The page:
Following our successful workshop in May, the end of the academic year was upon us, some of the JISC OA pathfinders were realigned, and many of us took a well-earned summer break.
Institutional Baselining: Collaborative Assessment of Open Access (CIAO)
It's been a busy year for CIAO having been used in at least 50 HEIs in the UK. Research Consulting conducted a series of regional workshops to review the key challenges that faced HEIs in implementing the REF OA policy. CIAO was used to aid identify and categorise the challenges. See http://scholarlycommunications.jiscinvolve.org/wp/2015/06/02/implementation-of-the-hefce-open-access-policy-for-the-post-2014-ref-a-progress-report-to-jisc/
Over the summer months, many of the Pathfinders were on tour, meeting at various locations around the UK. In July a presentation was given at the Arma Good Practice workshop in York, followed by a presentation at the Loch workshop in Edinburgh in August, Attending thesepresentations has been a great way of finding out what is going on around the UK and how we are tackling OA issues. Coming from a modern university with a growing research profile, it feels like we are just finding our way through a thicket and have the most empathy with similar universities such as Nottingham Trent, Portsmouth and Coventry.
With the Hefce amendments, then maybe now is a good time to re-examine your current procedures, using CIAO as a means of assessing them.
One of the key things that has been learnt over the past year is nothing stands still, it seems that we are in continuous state of flux and people and systems need to be flexible in order to adjust to changes. Last autumn here at Oxford Brookes, our Pro Vice- Chancellor research, Alistair Fitt offered to run 15 post REF roadshows which included coverage of the new Hefce OA requirements. The most powerful part of the presentation was when he logged on to the CRIS and uploaded the postprint version of one of his papers just to show how easy it was and also to say that no matter who you are, it was the academics responsibility to add their research at the point of acceptance. Each academic that attended received a bookmark with some simple instructions. A good number of academics have since uploaded their publications, but it is now nearly a year ago since the roadshow and more advocacy needs to be done. That's where My Individual Assessment of Open Access (MIAO) – a tool for individuals to assess their readiness for open access could prove useful as an icebreaker at departmental meetings. Having produced a pilot version in March, a fully editable one has now been created which means that it can be adjusted to suit local needs. So that's the next job is to edit MIAO and add information that is Oxford Brookes specific. Here is the link to the editable versions of MIAO and CIAO. Any feedback would be helpful and any examples of MIAO's offspring.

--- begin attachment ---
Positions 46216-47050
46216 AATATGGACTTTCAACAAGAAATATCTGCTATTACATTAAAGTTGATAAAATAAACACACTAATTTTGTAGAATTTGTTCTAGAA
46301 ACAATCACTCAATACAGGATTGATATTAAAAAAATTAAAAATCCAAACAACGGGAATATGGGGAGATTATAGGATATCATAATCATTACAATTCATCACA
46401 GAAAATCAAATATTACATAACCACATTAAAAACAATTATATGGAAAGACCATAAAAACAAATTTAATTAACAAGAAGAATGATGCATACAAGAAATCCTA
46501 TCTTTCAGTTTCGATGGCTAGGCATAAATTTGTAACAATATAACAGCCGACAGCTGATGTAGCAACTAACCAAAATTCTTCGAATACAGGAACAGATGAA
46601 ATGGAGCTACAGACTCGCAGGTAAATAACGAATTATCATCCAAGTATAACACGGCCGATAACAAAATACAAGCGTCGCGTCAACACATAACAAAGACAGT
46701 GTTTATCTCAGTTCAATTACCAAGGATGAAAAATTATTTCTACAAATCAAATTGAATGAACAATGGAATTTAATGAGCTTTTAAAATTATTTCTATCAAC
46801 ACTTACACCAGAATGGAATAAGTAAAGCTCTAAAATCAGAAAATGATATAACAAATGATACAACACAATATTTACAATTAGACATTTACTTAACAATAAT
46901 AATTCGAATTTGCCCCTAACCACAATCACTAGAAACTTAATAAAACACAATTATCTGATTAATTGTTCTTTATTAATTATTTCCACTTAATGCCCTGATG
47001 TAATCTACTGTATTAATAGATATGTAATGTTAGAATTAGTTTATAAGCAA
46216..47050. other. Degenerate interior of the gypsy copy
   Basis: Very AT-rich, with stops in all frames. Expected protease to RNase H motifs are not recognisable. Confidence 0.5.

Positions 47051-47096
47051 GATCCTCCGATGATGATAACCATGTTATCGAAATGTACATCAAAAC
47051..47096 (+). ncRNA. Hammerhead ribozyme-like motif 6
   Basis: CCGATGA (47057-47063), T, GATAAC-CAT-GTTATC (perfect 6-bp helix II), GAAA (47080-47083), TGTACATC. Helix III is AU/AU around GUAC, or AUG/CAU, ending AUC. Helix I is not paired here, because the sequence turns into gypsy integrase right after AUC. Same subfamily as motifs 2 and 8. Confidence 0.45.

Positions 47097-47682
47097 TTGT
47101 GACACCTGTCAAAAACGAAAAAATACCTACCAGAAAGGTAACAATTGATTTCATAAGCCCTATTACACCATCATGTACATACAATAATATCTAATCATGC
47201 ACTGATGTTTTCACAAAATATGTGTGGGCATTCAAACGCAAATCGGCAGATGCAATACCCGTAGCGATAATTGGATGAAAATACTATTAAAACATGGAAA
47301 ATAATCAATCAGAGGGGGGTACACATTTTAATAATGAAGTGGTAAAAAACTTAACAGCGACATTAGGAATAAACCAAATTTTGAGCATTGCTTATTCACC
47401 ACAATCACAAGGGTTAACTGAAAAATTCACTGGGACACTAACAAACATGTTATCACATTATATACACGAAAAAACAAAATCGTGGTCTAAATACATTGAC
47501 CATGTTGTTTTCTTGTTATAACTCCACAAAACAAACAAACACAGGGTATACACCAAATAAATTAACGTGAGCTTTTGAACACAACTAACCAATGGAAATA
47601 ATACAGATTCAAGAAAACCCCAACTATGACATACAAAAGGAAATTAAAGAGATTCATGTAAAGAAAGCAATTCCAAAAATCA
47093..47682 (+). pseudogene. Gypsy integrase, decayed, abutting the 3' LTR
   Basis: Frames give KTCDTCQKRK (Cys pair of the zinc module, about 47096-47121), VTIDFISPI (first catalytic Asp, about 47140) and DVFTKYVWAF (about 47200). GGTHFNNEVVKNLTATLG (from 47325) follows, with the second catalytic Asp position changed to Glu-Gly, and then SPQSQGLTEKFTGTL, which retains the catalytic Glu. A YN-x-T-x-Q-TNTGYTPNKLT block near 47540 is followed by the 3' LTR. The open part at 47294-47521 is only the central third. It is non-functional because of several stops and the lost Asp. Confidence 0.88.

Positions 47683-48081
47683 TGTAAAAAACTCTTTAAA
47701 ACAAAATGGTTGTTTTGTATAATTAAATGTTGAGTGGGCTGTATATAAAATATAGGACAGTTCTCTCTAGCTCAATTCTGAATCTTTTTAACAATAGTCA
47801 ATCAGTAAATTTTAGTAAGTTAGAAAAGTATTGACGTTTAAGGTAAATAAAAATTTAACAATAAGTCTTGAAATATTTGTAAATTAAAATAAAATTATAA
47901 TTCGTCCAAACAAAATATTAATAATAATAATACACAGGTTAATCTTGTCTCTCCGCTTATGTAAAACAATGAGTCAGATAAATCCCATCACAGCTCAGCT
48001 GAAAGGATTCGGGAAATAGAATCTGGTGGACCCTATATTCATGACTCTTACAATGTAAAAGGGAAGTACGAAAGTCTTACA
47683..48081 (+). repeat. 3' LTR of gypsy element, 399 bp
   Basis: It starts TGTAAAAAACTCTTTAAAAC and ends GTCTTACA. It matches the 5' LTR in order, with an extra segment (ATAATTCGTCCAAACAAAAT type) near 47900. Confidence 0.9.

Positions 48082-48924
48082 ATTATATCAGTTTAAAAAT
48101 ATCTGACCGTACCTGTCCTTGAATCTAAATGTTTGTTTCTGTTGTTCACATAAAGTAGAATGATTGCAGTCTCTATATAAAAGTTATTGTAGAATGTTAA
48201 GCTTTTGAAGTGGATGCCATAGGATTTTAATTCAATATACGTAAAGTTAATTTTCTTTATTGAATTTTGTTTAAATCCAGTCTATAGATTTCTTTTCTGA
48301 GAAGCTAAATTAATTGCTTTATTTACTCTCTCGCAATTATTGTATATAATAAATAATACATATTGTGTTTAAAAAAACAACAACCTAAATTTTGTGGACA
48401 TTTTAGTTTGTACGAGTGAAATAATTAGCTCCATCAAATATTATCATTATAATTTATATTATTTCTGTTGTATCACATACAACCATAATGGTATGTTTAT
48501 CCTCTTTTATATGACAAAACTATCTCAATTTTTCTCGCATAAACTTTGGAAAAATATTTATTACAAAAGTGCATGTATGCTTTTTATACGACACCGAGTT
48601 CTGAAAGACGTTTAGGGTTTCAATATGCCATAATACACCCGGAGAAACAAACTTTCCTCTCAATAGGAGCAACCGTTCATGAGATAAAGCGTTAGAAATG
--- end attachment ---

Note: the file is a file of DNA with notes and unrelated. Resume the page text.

Interviews, getting your timing right and researchers behaving badly
At the workshop in May, Nottingham Trent University reported on the results of the interviews that they conducted in December/January 2014/15 and work has been done over the summer to further analyse these. Meanwhile Portsmouth have also been conducting some interviews. At Oxford Brookes, it was decided to concentrate on the ethnographical interviews where researchers are interviewed about how they disseminate their research, how do they decide where to publish. Do they consider OA? It was decided to invite researchers who were in receipt of RCUK funding for interviews. email invitations went out at the end of May but the timing was wrong. It was the end of semester, exams needed to be marked and then researchers wanted to get on with their research. Not one positive reply was received. A case of researchers behaving badly! So invitations followed up with a phone call will be sent out again this month. Let's hope there’s a better response.